Does luxury mean novelty or isolation?

What makes a holiday stand out from any other? It’s probably a question of timing, circumstance,travel companions and above all, taste. That’s never truer than in the luxury end of the market, but what luxury travellers increasingly seem to want is not just opulent suites, glamorous destinations and extravagant restaurants serving first-class food, but holidays that make the heart leap. Even the cruise operators which have traditionally catered for the 50–65+ age range report their clientele are also seeking something with a bit more adventure.

Seasoned travellers demand real luxury with excellent food, superb service and accommodation andthe freedom to do as they please. They also expect their holiday to be as carefully crafted as anybespoke suit to fit their individual needs. Above all, they want to be transported to other worlds, indulge in activities that will lift the spirits and interact with local people who make them feel welcome. You would also imagine that they would want to put their work and business cares aside or at least on hold for a couple of weeks. You’d be wrong!

Trip Advisor’s latest annual travel trends survey of more than 3,000 American travellers showed that 59% of them remained connected to their place of work using the latest computer and communication technology. 62% admitted to checking their work e-mail while on holiday,while 13% actually called the office! 90% connected with home on their leisure travels, but the preference here seemed to be for the new technology as well. By far the majority of the respondents (74%) said they emailed home, sent text messages or used social networking sites likeFacebook. A mere 26% sent postcards while only 8% said that they deliberately selected a luxurious but remote destination specifically to avoid connecting with work.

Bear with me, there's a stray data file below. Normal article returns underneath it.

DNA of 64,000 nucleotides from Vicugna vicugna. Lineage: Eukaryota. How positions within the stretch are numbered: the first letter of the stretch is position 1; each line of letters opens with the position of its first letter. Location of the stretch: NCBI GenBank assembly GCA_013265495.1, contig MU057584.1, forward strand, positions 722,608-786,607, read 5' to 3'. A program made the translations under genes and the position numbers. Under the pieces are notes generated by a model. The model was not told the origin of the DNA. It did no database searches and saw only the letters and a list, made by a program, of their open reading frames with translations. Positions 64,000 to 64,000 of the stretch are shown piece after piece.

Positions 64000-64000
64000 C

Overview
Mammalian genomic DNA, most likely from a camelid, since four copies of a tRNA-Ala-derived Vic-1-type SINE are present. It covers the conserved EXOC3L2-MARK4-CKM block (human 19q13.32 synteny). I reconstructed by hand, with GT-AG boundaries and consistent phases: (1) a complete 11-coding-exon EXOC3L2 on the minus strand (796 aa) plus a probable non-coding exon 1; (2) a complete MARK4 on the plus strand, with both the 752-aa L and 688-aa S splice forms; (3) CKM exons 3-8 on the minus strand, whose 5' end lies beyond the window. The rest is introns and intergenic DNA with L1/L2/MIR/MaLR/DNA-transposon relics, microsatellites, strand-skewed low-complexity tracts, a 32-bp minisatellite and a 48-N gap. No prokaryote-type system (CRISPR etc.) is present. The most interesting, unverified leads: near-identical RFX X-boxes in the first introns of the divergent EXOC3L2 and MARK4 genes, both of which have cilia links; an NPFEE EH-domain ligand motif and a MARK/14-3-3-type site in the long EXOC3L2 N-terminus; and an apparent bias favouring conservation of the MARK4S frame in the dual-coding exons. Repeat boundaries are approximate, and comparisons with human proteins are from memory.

The one thing all US travellers seemed to share was an increasing eagerness to pack their bags in the coming year and travel more. That is reflected in data from the Virtuoso’s Luxe Report which forecasts trends for upscale 2011 US travel. The report suggests that American travellers at least are once again looking at multi-destination exploration type holidays with long haul back on top. International trips of eight days or longer increasingly seems to be the norm and for US tourists, Italy, France and South Africa are the three most popular international destinations this coming year. Vietnam has also supplanted India as the most popular “emerging destination”. The survey also suggested that family and multi-generational travel is one of the biggest emerging luxury traveltrends for 2011 together with greater interest in luxury cruises and an increase in people seekingguided or private touring holidays in order to get a truly authentic experience in a new and as yet unspoilt destination.

Peter Richards is a Digital Marketing Manager at Tropical Sky.

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Comments (2)

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  1. Luxury can mean so many different things to different people. For a business traveler luxury can mean seamless free wireless internet! For a couple getting married luxury might mean isolation.

    Four Seasons Chicago just announced a butler that tells bedtime stories. That’s true luxury for parents!

  2. Allan Bisset says:

    the definition of luxury does indeed depend on time of life and family status. That story telling butler would have been a god send when my kids were younger, but once they’ve flown the nest, I certainly welcome the opportunity to be “child free” and that’s what luxury implies to me How the suggested family luxury packages would work is intruguing.

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